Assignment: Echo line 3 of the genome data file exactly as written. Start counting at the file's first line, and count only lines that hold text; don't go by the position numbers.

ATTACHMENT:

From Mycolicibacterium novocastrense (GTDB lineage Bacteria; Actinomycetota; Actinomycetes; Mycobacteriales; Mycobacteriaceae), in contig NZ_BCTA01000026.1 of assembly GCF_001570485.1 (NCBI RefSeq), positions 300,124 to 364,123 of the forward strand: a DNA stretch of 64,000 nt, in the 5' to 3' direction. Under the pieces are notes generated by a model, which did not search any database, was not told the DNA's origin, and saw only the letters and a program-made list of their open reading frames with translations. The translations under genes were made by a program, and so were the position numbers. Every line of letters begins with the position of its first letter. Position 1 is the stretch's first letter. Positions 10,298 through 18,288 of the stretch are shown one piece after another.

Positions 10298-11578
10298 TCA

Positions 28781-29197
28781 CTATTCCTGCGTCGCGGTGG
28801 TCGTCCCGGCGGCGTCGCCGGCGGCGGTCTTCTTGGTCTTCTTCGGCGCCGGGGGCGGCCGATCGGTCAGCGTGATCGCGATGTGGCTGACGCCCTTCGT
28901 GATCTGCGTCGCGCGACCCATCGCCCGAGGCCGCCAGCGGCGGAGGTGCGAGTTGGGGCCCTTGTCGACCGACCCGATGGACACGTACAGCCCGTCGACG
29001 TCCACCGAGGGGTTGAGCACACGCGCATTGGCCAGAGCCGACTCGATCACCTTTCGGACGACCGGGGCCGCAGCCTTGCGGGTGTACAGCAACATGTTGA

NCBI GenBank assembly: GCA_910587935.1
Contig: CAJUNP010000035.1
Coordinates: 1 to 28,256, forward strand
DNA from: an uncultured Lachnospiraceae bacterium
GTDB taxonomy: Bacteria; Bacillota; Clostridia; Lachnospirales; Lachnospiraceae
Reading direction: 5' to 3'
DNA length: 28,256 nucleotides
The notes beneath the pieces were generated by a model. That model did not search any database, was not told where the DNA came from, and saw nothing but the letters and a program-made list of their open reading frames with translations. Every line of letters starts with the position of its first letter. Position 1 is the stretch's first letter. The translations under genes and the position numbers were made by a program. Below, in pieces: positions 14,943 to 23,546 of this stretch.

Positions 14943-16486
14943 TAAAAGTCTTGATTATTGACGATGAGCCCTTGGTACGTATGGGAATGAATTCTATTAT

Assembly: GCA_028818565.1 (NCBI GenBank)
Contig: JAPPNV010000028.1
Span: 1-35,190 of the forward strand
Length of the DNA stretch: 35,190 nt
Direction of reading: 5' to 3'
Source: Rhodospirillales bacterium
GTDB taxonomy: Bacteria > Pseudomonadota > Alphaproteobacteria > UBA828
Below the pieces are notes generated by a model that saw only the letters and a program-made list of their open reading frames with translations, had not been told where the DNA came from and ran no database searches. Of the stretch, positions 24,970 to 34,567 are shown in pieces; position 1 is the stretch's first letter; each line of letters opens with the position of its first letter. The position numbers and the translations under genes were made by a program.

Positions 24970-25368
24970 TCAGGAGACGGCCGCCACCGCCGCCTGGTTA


10298 TCA